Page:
December 3, 2016
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PRESIDENT OBAMA on Newsweek Cover

 

Contact: Katherine Barna                                                              FOR IMMEDIATE RELEASE:
at 212-445-4859                                                                           Sunday, February 22, 2009
 
COVER: THE CONFIDENCE GAME
           
 
PRESIDENT OBAMA HAS THE CONFIDENCE TO RESTORE HOPE TO THE AMERICAN PEOPLE
----
OBAMA HAS A “FIRM GRASP OF THE PSYCHOLOGICAL AND SUBSTANTIVE CHALLENGES OF THE PRESIDENCY”
 
            New York—Every day seems to bring bad news, with more on the way, observes Senior Editor Jonathan Alter in the March 2 Newsweek cover “The Confidence Game” (on newsstands Monday, February 23). The nation is in a pessimistic mood and although Obama is popular and refreshing, he is still well short of transformative. “For all of the legislative achievements of his first month in office, Americans have not yet had their faith in the future restored,” Alter writes. Despite Obama’s initial stumbles, which include mistakes in cabinet selection, Alter believes President Obama has a good chance of restoring confidence and pulling America back from the brink. He writes, “My take on Obama…is that he has a firm grasp of the psychological and substantive challenges of the presidency. Equally important, his 2008 campaign proved that he possesses a superior sense of timing.”
 
            In these difficult economic times, the question is: What’s a president to do? “If he starts in with the happy talk, he sounds like John McCain saying ‘the fundamentals of the economy are strong,’ which is what sealed the election for Obama in the first place, Alter writes. “But if he gets too gloomy, he'll scare the bejesus out of the entire world. The balance Obama strikes is to say that things will get worse before they get better, but that they will get better. Now he must convince us that’s true.”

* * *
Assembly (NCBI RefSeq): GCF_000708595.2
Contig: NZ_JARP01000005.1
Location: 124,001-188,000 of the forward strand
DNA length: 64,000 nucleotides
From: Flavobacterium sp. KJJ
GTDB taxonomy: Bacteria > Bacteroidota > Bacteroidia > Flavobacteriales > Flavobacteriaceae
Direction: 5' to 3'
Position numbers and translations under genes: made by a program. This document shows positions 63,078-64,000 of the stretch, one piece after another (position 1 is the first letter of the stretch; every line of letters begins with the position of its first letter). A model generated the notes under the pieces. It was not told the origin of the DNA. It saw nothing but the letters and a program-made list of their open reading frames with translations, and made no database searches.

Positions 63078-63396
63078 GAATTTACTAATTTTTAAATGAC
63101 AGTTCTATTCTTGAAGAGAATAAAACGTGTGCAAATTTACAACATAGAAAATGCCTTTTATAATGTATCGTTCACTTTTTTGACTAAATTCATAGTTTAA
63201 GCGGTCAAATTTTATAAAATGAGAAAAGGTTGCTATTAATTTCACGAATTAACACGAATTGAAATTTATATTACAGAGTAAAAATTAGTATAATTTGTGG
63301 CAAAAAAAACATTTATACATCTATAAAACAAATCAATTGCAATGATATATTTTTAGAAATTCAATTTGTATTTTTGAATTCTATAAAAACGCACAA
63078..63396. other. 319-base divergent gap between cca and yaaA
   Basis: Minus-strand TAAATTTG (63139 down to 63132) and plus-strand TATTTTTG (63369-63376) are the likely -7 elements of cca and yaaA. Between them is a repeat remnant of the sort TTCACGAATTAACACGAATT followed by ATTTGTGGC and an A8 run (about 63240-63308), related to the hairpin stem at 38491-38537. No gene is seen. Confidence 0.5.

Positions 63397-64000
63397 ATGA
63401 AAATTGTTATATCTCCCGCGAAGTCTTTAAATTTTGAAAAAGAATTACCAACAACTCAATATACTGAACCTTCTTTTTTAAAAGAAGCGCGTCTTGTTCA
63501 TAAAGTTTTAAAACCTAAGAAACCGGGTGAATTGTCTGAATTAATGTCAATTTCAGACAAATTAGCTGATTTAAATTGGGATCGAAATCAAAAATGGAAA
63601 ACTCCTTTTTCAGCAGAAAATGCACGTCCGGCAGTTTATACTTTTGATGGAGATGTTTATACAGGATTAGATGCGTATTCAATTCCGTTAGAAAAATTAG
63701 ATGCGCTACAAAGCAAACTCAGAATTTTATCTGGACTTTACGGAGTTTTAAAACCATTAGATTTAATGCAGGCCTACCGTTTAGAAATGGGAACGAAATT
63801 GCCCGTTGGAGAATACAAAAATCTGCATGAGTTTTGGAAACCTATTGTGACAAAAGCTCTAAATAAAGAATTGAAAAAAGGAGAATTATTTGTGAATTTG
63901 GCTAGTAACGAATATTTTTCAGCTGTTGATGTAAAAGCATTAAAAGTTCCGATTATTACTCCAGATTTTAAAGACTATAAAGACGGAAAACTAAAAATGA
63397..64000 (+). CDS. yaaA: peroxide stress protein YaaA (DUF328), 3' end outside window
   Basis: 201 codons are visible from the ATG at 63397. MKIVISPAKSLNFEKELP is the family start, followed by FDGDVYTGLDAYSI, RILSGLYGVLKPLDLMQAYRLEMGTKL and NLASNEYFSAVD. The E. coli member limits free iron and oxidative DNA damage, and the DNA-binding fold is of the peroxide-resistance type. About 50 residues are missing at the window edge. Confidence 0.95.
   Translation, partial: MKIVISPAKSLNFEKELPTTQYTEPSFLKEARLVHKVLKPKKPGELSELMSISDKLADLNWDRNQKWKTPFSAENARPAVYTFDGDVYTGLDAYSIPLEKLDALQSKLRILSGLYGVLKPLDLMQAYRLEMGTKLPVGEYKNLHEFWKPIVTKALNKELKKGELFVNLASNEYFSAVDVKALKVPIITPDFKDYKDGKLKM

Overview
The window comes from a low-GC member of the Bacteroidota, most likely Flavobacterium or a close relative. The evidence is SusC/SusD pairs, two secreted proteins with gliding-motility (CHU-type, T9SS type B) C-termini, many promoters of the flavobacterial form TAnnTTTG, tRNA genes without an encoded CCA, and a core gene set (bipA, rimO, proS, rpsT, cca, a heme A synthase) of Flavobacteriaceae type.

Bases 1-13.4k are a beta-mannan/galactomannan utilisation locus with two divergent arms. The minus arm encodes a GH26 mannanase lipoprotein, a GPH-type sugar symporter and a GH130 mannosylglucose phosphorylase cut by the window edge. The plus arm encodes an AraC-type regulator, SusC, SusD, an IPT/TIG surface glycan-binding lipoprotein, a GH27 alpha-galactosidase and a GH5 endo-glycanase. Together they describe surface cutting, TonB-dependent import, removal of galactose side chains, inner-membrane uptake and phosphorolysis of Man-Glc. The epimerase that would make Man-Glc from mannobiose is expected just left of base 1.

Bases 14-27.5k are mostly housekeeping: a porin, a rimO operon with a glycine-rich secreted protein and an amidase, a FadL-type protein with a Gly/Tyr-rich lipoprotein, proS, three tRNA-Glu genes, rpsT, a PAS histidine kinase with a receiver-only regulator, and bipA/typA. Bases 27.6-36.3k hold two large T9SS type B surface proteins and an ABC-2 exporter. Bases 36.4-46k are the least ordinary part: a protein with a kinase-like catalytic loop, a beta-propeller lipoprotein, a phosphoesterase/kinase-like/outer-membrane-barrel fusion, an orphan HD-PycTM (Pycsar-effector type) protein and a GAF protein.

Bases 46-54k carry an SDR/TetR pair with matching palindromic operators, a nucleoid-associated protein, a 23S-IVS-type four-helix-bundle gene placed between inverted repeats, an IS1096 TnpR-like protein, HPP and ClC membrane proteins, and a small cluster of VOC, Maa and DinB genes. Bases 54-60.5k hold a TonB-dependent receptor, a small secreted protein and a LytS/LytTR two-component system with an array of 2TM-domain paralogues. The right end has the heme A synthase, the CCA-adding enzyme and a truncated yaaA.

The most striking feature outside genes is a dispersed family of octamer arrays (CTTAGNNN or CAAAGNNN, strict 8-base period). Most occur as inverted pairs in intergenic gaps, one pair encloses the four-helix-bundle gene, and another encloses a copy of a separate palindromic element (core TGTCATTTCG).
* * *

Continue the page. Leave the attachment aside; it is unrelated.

Alter examines why confidence is the critical piece of what makes a good leader. “Leadership in a peacetime crisis also involves making the right calls on policybut at bottom, it’s dependent on a subtle understanding of how to make people feel better so that they invest in the future,” he writes. “Too much confidence makes people and nations hubristic, while those on the receiving end feel conned. Too little confidence breeds timidity and uncertainty, which can be fatal.” For years the country has lacked that balance, acting too confident for too long in the unerring genius of markets.   Though it’s still early in his presidency, President Obama is showing signs of carrying himself in a more naturally confident way, with the right blend of traits. “He’s bold enough to add a couple of zeroes to the conversation about spending, but humble enough to utter those three most unpresidential words: ‘I screwed up,’” Alter writes.
 
“Obama is betting on two things: first, that people are so tired of being bamboozled that a little straight talk about their woes will make them feel more in control, the prerequisite for genuine confidence. And second, that he’ll get props for trying, that the very effort of riding events instead of letting them ride him will at least offer the illusion of mastery. Once these mental pieces are fastened in place and we’re fully ‘in recovery,’ to use therapy lingo, the enduring problems won’t seem so terrifying anymore,” he writes.
 
# # # (Read cover story at www.Newsweek.com)
 
 
Katherine Barna
Publicist
NEWSWEEK
251 W. 57th St.
New York, NY 10019
Phone: (212) 445-4859
 


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